For soup: Preheat oven to 350 F. Line small baking sheet with aluminum foil. Chop neck off squash and set aside. Cut bulb in 1/2 and scoop out seeds. Brush each piece inside and out using 1 tablespoon canola oil. Season inside with salt and pepper, and place a sage sprig into each. Place cut side down on baking sheet and bake 1 hour, or until completely tender.

Remove squash from oven and set aside to cool until it can be handled. Scoop out and reserve flesh, discard sage.

Meanwhile, using paring knife or sharp vegetable peeler, peel skin from reserved neck of squash until you reach bright orange flesh. Cut squash into roughly 1/2-inch pieces (about 4 cups).

Put remaining canola oil in stockpot over medium-high heat. Add leeks, carrots, shallots and onions. Cook and stir often, about 6 minutes. Add diced squash, garlic, 1 1/2 teaspoons salt and 1/2 teaspoon pepper, cook gently 3 minutes reducing heat as necessary to keep garlic and squash from coloring. Stir in honey, and cook 2 to 3 minutes. Add stock and bouquet garni, bring to a simmer and cook about 15 minutes, or until squash is tender.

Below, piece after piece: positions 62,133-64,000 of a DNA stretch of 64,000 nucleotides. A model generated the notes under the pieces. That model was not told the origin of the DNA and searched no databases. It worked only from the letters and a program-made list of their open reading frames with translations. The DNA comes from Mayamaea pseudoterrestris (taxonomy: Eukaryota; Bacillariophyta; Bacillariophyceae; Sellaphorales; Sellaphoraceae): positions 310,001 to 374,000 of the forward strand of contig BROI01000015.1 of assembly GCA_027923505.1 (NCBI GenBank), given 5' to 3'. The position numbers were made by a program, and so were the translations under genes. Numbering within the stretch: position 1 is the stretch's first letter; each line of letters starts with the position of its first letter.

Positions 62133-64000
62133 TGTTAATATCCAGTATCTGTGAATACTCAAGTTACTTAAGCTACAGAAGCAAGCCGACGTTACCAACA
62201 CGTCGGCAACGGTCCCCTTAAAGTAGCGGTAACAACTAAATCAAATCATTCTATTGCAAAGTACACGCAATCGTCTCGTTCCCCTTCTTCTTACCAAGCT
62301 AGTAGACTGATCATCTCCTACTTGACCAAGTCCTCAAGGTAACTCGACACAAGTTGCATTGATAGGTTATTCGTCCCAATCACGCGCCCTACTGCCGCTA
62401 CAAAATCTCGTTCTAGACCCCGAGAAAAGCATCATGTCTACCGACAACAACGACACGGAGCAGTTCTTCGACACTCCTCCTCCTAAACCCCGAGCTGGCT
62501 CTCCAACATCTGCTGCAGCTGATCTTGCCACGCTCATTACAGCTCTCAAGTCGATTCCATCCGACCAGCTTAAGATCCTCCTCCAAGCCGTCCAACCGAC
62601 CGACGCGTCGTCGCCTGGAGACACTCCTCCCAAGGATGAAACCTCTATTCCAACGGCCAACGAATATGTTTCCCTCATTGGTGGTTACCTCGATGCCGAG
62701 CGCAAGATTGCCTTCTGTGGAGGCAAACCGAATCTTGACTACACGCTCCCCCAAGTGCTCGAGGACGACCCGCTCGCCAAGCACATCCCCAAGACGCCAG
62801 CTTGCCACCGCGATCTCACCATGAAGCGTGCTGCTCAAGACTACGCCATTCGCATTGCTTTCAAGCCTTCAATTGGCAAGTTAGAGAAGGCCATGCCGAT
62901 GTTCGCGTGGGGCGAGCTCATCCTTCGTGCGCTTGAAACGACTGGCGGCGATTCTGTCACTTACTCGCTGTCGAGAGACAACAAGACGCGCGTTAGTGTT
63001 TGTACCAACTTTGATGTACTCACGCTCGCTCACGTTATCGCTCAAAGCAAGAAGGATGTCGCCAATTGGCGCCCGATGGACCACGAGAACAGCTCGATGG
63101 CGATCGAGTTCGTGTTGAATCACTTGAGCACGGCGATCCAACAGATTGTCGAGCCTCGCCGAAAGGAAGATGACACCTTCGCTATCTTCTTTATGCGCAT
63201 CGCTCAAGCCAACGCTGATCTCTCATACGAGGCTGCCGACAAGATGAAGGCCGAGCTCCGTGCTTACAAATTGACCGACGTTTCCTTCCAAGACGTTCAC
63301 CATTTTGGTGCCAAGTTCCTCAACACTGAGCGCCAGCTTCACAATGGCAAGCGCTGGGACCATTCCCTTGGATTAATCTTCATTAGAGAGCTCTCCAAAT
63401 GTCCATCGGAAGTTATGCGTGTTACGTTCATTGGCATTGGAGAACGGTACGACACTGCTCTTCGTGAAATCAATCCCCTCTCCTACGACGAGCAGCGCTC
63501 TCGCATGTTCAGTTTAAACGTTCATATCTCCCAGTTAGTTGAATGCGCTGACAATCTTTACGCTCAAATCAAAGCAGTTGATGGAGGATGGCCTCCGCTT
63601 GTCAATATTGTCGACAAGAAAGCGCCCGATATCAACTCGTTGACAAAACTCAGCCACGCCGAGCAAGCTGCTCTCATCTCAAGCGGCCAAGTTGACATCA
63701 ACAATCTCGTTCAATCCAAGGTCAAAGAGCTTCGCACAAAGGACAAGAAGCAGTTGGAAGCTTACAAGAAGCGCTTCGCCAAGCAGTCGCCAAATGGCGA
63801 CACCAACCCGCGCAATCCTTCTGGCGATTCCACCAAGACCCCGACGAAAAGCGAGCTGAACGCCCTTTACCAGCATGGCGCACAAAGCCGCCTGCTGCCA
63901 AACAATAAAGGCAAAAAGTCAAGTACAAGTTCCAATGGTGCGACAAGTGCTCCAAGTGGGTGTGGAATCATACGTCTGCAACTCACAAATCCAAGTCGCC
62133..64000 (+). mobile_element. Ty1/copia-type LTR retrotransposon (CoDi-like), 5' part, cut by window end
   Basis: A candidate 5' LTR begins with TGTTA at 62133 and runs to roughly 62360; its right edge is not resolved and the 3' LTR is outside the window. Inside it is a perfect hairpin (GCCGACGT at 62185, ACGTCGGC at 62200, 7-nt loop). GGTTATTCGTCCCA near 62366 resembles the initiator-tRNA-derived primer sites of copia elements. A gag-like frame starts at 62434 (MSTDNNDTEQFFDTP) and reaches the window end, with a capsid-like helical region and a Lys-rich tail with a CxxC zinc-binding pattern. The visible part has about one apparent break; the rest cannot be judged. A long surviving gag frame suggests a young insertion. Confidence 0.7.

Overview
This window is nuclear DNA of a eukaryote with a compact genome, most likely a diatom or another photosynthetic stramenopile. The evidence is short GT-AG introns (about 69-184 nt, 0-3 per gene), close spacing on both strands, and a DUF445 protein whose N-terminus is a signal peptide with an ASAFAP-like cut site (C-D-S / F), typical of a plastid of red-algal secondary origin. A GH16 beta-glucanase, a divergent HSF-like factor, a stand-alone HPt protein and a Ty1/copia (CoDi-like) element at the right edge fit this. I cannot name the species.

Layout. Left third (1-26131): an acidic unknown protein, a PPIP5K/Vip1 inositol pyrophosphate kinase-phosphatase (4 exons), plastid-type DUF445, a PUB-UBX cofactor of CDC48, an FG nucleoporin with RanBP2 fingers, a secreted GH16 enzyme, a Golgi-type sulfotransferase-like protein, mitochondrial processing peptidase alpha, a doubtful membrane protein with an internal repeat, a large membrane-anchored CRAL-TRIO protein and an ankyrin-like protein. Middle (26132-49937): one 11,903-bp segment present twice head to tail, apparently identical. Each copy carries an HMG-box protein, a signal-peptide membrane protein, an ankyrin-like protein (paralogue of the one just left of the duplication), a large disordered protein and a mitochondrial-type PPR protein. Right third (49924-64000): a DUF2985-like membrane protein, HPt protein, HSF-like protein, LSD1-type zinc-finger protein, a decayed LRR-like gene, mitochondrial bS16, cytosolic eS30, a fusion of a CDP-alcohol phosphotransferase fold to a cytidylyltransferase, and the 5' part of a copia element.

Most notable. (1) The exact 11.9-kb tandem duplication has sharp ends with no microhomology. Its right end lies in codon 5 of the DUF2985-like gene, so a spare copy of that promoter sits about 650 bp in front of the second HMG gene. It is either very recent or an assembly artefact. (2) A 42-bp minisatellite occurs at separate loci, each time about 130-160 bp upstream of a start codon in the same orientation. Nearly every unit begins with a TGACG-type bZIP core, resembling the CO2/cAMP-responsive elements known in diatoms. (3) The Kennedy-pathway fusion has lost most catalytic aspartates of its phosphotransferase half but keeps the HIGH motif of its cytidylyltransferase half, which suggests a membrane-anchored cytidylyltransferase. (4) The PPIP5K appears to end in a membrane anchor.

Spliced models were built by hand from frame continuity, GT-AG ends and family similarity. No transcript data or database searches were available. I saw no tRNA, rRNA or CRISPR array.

Add reserved roasted squash and simmer gently 30 minutes. Remove from heat and discard bouquet garni.

Transfer soup to blender in batches and puree. Strain soup through fine strainer tapping side as it passes through. Taste and adjust seasoning, add more stock if too thick. Let cool and refrigerate until read to serve.

To serve: Place creme fraiche in small chilled metal bowl, stir in nutmeg to taste. Whisk creme fraiche until it holds shape. Cover and refrigerate.

Heat medium skillet over high heat. When very hot, add butter and rotate pan over heat as necessary to brown butter evenly, scraping up bits that settle on bottom. As soon as foaming subsides butter is hazelnut brown, pour into pot of soup.

Ladle soup into bowls. Top with a dollop of creme fraiche. Grind black pepper over top and garnish each with minced chives. Drizzle a little olive oil over top.

- Adapted from "Bouchon."

© Copley News Service